Jeff Bezos Amazon CEODavid Ryder / Stringer / Getty Images

As the augmented reality (AR) market prepares to catch a second wind thanks to Apple and Facebook, another tech titan may be preparing to jump in: The e-commerce giant is now reportedly working on a set of Alexa-powered smart glasses that could be used as a foundation for an AR platform, according to The Financial Times.

The smart glasses would connect wirelessly to a smartphone, and bear traditional aesthetics that don’t attempt to look overly futuristic (Google Glass’ futuristic design was somewhat alienating), according to the report. It may use a “bone-conduction audio system” that would let the user hear Alexa without headphones. Smart AR glasses could expand Amazon’s smart home strategy, and Amazon is also working on a home security camera system. (On a related note, Alphabet subsidiary Nest just announced a handful of smart home security products this morning.)

The report says that one or both of Amazon’s rumored products could potentially launch “before the end of the year.”

Amazon has been exploring smart glasses and AR for years

The report isn’t all that surprising, as Amazon was granted a patent for smart AR glasses way back in 2015, which described “head-mounted display (HMD) systems” and included illustrations like this one:


amzn smart glass patent_largeThe Motley Fool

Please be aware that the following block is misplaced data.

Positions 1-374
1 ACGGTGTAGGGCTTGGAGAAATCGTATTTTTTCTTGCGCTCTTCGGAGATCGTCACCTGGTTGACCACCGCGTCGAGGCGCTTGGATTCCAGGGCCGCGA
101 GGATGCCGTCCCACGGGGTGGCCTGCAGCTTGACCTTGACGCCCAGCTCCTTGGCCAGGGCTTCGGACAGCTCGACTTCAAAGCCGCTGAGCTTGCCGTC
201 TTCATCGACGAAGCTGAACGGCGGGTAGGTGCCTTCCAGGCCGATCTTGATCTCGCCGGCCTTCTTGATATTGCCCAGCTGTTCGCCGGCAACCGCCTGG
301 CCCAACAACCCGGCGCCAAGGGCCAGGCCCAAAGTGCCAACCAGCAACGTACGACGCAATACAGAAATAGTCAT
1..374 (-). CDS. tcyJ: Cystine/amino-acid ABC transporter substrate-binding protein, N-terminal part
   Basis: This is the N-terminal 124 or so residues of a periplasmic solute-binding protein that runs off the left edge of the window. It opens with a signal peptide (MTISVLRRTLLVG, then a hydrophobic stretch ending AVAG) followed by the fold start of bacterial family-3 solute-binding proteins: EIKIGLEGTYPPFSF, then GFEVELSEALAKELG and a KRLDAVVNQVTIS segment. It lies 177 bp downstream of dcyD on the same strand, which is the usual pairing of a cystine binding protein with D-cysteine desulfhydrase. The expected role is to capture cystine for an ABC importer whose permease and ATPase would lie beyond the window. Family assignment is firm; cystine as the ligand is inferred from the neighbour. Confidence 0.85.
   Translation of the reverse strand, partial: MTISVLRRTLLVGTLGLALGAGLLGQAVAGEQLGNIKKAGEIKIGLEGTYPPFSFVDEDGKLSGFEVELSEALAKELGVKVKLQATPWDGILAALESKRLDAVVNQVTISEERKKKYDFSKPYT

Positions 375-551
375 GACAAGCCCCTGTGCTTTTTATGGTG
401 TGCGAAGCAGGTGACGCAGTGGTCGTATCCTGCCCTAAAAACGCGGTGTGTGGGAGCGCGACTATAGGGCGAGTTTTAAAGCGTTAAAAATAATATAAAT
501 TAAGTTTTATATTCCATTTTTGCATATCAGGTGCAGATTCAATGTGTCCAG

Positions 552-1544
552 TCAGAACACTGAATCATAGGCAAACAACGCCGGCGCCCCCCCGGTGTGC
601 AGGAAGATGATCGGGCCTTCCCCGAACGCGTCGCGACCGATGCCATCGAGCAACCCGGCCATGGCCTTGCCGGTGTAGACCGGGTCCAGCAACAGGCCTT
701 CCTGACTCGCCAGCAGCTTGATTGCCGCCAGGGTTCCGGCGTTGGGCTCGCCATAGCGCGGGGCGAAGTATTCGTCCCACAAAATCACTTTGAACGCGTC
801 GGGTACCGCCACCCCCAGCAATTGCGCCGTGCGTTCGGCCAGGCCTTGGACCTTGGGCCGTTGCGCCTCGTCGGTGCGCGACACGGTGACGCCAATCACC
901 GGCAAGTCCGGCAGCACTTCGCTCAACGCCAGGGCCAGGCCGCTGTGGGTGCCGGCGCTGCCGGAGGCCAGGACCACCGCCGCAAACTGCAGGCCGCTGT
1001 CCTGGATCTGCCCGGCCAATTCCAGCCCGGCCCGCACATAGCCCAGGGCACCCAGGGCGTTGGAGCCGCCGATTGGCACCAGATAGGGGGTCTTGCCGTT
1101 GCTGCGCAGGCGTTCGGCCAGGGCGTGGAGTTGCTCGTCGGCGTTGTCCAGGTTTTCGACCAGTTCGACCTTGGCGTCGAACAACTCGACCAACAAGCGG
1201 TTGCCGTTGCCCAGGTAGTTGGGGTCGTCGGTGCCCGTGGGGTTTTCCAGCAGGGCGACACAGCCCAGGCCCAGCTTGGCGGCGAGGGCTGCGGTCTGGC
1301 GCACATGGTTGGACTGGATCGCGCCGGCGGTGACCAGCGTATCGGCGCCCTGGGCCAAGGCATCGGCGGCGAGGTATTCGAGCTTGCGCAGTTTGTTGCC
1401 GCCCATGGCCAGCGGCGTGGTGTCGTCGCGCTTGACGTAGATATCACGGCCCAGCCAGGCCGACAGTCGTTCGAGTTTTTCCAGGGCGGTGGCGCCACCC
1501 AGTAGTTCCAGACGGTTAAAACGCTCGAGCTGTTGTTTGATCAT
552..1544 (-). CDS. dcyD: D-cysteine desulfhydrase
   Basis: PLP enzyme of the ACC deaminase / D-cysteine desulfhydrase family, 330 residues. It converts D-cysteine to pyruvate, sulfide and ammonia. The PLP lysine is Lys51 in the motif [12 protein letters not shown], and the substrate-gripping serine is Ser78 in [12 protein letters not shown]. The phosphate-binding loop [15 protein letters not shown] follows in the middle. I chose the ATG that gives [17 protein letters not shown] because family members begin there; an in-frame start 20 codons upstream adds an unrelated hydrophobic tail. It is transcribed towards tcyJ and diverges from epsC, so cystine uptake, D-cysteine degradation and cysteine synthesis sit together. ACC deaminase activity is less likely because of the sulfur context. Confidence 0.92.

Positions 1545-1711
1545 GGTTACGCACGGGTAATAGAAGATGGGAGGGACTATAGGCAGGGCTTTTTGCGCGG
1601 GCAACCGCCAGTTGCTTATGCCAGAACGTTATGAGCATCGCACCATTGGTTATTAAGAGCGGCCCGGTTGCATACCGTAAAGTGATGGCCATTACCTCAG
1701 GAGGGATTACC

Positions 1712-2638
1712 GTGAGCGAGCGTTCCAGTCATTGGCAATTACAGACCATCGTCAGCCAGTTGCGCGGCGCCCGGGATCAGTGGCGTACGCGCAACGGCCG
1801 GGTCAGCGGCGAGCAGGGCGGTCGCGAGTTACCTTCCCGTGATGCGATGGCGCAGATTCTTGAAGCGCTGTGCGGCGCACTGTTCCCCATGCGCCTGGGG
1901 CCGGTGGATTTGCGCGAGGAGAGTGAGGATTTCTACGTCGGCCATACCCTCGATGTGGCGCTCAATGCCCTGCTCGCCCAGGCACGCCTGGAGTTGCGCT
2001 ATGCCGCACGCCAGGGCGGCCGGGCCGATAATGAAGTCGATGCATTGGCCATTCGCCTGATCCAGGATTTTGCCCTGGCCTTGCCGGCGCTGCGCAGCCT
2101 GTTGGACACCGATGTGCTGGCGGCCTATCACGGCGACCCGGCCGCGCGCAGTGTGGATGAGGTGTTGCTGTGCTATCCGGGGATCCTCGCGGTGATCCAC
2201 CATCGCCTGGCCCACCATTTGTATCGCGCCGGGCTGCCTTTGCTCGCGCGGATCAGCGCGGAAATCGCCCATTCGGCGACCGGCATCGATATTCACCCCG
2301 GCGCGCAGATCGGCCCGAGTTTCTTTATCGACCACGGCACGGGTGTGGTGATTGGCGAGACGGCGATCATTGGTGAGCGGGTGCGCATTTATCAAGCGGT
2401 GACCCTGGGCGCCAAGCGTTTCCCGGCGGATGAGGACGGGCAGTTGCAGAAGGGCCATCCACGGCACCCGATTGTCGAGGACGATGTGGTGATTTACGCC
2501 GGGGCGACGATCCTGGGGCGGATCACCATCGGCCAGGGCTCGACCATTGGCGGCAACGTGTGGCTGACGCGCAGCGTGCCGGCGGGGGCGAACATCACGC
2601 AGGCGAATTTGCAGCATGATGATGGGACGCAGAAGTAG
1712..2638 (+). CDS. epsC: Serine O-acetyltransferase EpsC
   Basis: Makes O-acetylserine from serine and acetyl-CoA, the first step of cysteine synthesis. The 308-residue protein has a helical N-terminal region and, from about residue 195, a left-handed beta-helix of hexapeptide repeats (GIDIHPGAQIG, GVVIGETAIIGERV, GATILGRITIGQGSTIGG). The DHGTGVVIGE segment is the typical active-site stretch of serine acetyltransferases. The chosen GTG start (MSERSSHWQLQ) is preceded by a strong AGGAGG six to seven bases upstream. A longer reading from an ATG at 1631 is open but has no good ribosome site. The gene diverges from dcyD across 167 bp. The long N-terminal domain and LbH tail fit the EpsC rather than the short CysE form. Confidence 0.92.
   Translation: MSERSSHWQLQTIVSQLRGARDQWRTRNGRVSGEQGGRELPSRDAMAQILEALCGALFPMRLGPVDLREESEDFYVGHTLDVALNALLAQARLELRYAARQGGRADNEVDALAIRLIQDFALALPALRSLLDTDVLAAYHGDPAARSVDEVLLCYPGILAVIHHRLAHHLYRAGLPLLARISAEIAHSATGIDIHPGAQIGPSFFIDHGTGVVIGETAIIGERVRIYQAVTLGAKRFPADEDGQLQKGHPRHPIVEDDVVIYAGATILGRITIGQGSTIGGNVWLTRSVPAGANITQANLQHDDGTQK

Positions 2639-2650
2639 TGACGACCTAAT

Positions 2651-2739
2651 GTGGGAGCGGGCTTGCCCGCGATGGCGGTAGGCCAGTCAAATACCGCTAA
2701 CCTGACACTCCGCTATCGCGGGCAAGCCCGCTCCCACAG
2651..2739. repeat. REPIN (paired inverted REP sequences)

Beyond wearable devices, Amazon has also explored other AR applications that could be delivered without clunky headgear, like using projectors. The New York Times reported earlier this year that Amazon was even considering an AR-based furniture store.

However, despite Amazon’s strong track record of merciless competition and disruption, the company has a mixed history with producing compelling hardware and creating platforms. Fire tablets, which piggyback on the Android platform, are largely successful due to low price points. Amazon has a hit with its Alexa-powered Echo lineup, which is certainly becoming a platform in its own right, but the Fire Phone was an unqualified disaster.

Alexa-powered smart glasses could be a successful evolution of its smart home ambitions, but it seems very unlikely that the e-commerce giant could create a viable AR platform. Besides, consumers don’t appear to be anywhere close to ready to adopting a product category like smart glasses, which is why Apple and Facebook are both effectively using the smartphone as a path to AR, with Apple integrating AR tools deep into iOS 11 and Facebook hoping to leverage the camera as a starting point.

That’s not to say that Amazon can’t take advantage of AR as it continues to aggressively push deeper into physical retail; AR has very promising applications in physical retail and e-commerce, in some ways bridging the offline/online gap. Rather, Amazon will face an uphill battle if it’s hoping to create, maintain, and operate an AR computing platform.

If these products are to be unveiled by year’s end, at least investors won’t have to wait too much longer to see what Amazon has in the pipeline.

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